3.3. Productive Opportunities

The third concept which is defined and critiqued here is “productive opportunities”, which comes from an internalist emphasis in the knowledge- and resource-based theories of the firm.

Penrose (1959), who is often pointed out as the pioneer of this field of study, presents a radically different view of opportunities from those so far presented, even though there are also a few similarities. The starting point for Penrose-and related theory of the firm literature-is not a market imperfection, but that opportunities arise, due to possibilities to combine the internal resources of a firm in various ways. The resources of a company can be used in a multitude of ways, and different ways of deploying the resources render different results, as measured in terms of firm growth and profitability. The possible uses of such resources are limited by the “productive opportunity”, as perceived by managers in the firm, especially their capacity to envision alternative modes of using the resources at hand (Penrose, 1959: 31-42, 111). More specifically, key factors influencing the subjective productive opportunity held forward by Penrose are firm-specific capital, teamwork and associational experience (Kor and Mahoney, 2000). Clearly, Penrose’s perspective on opportunities only gives a partial answer to how opportunities evolve over time, but it does present a notable contrast by emphasizing existing internal resources and different possible configurations of using these specific resources.

More modern literature in this general tradition does try to take into account factors both internal and external to the firm, in their definition of opportunities. A complementary view on resources and firm growth can, for instance, be found in Hamel and Prahalad’s (1989) ideas about strategic intent, according to which organizations need to see opportunities regardless of their existing resource base, in order not to limit the growth possibilities unnecessarily much. Hence, opportunities do not necessarily emanate from the resources and knowledge within a single organization, but instead emanate from the firm’s interactions with external world and external actors. For example, some literature has strongly argued that one source of opportunities is the exploitation of knowledge which has been developed outside the firm (Cohen and Levinthal, 1990). Others are more explicit about the alternative choices facing the firm. Teece (1986) argues that the firm should strategically choose whether to diversify, develop alliances or choose not to develop certain types of knowledge and focus on other types of knowledge instead. Teece argues that these choices could (and should) be informed by judgements about complementary assets. Thus, he points out that opportunities are formed not only by the internal resources controlled by a firm, but also by the total stock of resources that can be mobilized in order to realize it.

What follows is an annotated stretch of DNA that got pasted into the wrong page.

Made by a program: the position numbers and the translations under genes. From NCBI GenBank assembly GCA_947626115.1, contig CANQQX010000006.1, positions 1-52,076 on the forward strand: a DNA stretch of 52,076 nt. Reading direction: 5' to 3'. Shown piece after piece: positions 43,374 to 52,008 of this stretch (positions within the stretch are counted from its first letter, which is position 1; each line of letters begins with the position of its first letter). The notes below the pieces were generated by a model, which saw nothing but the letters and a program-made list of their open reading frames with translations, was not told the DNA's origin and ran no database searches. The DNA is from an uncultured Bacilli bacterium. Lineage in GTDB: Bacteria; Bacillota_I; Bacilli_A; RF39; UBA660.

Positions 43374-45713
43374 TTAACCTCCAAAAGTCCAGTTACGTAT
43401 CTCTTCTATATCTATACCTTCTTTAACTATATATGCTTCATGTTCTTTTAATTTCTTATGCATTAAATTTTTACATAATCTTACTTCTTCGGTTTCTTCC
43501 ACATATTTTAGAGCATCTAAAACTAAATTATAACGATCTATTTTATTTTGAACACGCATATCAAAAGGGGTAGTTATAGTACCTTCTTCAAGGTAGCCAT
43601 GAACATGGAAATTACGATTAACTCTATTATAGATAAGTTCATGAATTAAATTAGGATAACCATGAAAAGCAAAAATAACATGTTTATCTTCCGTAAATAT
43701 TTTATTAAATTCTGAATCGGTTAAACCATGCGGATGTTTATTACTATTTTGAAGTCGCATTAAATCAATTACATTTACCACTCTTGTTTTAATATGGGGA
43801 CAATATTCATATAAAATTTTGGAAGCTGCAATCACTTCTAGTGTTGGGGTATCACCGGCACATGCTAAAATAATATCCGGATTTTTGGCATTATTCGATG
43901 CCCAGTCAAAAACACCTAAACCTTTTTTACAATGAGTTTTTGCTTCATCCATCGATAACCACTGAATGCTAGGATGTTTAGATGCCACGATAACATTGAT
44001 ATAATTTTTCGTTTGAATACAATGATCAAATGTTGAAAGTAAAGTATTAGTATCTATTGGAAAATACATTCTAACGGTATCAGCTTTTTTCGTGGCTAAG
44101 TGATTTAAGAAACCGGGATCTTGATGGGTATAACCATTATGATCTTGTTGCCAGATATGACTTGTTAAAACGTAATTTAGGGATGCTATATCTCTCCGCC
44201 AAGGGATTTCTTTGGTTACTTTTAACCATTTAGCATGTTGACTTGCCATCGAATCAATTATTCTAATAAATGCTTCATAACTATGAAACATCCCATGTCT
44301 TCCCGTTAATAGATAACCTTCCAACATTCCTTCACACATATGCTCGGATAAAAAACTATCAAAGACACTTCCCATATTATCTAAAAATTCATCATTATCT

This literature has also addressed a number of reasons for diverse behaviour in identifying and acting upon opportunities. Alvarez and Busenitz (2001) further develop the understanding of opportunities by stressing the important role that idiosyncratic resources play, in causing different firms to recognize and act upon different opportunities. They address the interplay between resources and environmental factors, thereby providing a different route to widening the Penrosian view of productive opportunities beyond the internal resource focus. Similar ideas are brought forward by Amit and Schoemaker (1993), who point to the necessity of considering the overlap between strategic assets, which are internal to the firm, and strategic industry factors found in the business environment. Teece et al. (1997) suggest that firms need to have dynamic capabilities, consisting of positions, paths and processes. At a certain point in time, firms have a certain resource constellation, which according to the above ought to influence the identification of opportunities. However, Teece et al. (1997) also stress that opportunity recognition is limited by the firm’s historical development, in terms of the path that it has followed over time, and the organizational and managerial processes that are used to leverage existing resources and create new ones. We also note that productive opportunities may refer to opportunities outside the realm of innovations, for example, in terms of improved utilization of existing resources. Minor productivity improvements of existing processes would hardly qualify as innovations according to the definition used here, but would nevertheless be the result of a realized productive opportunity. While innovations may certainly be a part of productive opportunities, this literature does not put much explicit focus on it.5